I didn’t argue. I succumbed to her clutch and followed her silently, listening to the swish of her floor-length skirt as we traversed the corridor towards the parking lot where the student vehicles were stored. We passed the vice-principal, a friendly-faced giant of a man, along the way. I nearly forgot myself and smiled. Following my first string of poorly explained absences, he had tried to be kind to me.

“Schafe!” he’d exclaim when he passed me in the hall, punching me gently on the shoulder with his beefy fist.

“Huff!” I’d answer back, grinning, with the kind of liberty in which only kids who were sorely pitied could safely indulge.

But that was before this, before I’d had a permanent, round-the-clock guardian. Now he didn’t speak; barely even glanced at us as he edged cautiously away, retreating as far as possible against the wall, as if afraid to pass too close or too suddenly. The way everyone did. I didn’t blame them for that, either. They were right to do it.

We reached the double-doors that opened onto the parking lot, barred gates of freedom before which I would have cowed had I been alone, but she approached them boldly, as if it were her inalienable right to pass unhampered through the forbidden exit. It was a closed campus, but the hall monitors stepped politely aside to let us by as they always did, even if they didn’t know about us. Parent with child. Free pass; no questions asked. Submission to parental authority was automatic, guaranteed. Indisputable.

An overcast sky was gradually divesting itself of lukewarm spring rain, sending tiny rivulets of rainwater along the curves of my skull and down the back of my neck like the tickling tendrils of an unseen vine. I’d cast the hood of my raincoat aside, as I always did now. I didn’t like the way it restricted my peripheral vision. Our windshield was spattered thickly with raindrops, but she didn’t turn on the wipers; drove instead in half-invisibility, whether in an effort to conceal or be concealed, I couldn’t say. She had covered her badly transformed hair with a plastic rain-bonnet, of an old-fashioned design I’d never seen before and haven’t seen since. It reminded me of the handkerchief with which she’d attempted to cover up her previously long and curly chestnut hair that night we’d run away from the house, only a week before my stepfather, utterly bewildered at the sudden turn of events, agreed to move out. It hadn’t done much to alter her appearance. I was noting carefully now the effectiveness of her various disguises. Preparing myself for when I needed one.

She fixed us sandwiches, grilled cheese and tomato, the butter-browned bread and melted cheddar infusing our kitchen with a near-heavenly scent. I hesitated before biting into mine, unsure if the meal would be suddenly snatched away, as my breakfast had been, on suspicion of it being poisoned while her back was turned. And unsure also, if one of these days it would be she who had done the poisoning. But she sat down and ate with me, apparently satisfied with the attentiveness of her own preparation, and I took that to mean that my lunch was safe. I wondered whether my dinner would be.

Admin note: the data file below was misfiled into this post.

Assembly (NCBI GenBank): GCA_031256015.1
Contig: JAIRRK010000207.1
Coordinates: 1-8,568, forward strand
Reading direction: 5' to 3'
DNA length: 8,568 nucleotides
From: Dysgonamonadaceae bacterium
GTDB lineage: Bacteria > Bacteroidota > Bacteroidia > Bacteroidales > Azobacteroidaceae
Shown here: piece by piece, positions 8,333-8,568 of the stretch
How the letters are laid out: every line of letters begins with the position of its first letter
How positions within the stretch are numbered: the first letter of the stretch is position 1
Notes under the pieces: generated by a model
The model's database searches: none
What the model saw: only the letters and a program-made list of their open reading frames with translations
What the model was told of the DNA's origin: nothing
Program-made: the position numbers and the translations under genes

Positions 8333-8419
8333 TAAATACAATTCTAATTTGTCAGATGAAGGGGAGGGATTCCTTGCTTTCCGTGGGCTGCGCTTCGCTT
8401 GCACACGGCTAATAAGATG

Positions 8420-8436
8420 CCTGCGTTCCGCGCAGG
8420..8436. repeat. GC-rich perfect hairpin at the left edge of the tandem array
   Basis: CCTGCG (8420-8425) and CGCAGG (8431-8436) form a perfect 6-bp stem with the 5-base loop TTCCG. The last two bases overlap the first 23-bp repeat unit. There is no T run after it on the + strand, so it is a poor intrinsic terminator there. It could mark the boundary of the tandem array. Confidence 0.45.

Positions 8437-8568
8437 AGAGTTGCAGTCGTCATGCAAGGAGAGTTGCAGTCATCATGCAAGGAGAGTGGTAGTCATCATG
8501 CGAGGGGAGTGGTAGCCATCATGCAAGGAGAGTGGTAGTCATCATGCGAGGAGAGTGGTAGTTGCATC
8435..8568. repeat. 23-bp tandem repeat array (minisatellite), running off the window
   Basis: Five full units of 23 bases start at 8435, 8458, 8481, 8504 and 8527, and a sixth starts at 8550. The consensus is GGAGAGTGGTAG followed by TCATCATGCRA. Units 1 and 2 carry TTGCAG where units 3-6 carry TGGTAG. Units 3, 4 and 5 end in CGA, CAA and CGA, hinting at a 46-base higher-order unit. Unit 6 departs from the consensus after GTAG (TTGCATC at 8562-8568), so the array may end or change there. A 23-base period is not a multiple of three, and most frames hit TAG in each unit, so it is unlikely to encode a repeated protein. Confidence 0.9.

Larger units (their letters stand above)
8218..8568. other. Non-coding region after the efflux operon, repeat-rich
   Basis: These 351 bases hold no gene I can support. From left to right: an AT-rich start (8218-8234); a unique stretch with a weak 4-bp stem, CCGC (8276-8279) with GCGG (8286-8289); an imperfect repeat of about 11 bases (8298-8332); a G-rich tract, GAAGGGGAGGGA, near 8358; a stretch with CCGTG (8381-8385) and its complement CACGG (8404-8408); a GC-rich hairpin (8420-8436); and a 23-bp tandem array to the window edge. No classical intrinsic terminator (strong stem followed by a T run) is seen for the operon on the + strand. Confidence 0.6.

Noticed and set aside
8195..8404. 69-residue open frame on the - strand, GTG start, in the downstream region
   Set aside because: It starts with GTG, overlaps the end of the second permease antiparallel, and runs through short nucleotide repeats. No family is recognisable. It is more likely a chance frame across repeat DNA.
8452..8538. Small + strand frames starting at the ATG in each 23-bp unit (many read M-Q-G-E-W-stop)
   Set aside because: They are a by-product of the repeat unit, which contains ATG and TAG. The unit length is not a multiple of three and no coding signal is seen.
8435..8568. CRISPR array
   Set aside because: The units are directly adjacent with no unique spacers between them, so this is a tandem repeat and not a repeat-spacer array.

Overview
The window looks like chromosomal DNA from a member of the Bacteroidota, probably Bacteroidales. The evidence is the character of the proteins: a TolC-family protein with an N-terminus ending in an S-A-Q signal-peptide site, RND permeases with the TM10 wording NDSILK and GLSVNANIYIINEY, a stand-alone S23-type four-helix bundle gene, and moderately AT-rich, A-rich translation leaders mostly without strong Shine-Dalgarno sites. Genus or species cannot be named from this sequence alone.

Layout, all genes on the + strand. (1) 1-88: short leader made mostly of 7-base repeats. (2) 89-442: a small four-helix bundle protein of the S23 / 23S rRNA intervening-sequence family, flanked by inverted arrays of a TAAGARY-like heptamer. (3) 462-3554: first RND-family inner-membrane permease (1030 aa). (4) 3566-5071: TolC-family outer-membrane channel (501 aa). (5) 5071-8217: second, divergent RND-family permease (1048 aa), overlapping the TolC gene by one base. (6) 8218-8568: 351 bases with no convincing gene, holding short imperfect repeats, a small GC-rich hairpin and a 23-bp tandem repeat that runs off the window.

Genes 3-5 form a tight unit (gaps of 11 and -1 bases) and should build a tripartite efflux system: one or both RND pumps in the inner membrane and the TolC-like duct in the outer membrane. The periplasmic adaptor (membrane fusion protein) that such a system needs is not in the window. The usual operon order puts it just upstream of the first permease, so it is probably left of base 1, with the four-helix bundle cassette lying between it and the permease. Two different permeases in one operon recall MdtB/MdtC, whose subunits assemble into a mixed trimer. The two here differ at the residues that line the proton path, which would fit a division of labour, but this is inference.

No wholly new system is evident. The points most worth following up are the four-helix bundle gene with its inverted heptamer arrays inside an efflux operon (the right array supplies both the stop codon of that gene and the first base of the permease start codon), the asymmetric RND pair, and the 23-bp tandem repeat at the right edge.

At two-thirty I packed up my homework and reminded her that we needed to go. “In a minute,” she said vaguely, sitting taut and erect on the sofa in the hip-hugging jeans she’d changed into and snapping briskly through the pages of a woman’s magazine. By a quarter to three I was nervous.

“We’re going to be late,” I said.

“We’re not going,” she yawned with affected nonchalance, rising casually from her seat to check the lock on the front door.

“I have to go, Mom.” Inside I was panicking. “I can’t let Josh sit for detention by himself.”

Even the mention of her favorite didn’t move her. “Then you shouldn’t have gotten detention,” she answered blithely, nodding to herself in undoubting affirmation.

I inhaled so sharply that my lungs burned with the force of it. Rose slowly from the table where I’d been studying. Deliberately donned my lavender raincoat, my hands shaking, sweat forming along my hairline like condensation over a steaming pot. Chose my words carefully, not wanting to suggest more than I meant.

“I am going to school.”

I nudged past her to the door, placed my hand on the knob, and gave it a yank. She yanked back, all of her considerable might concentrated on the bones of my wrists, dislodging my grip from the door and sending me crashing through the sheetrock, leaving a nearly woman-sized hole in the wall.

“What do you want from me?!” she yelled nonsensically, as if I were a disobedient child having a fit of temper.

“I want my life back!” I shouted, conscious of the melodrama of it, my pathetic cry, but aware, too, that there was no elegant way to express what I wanted. And no hope of making her understand it even if I found the words with which to explain it.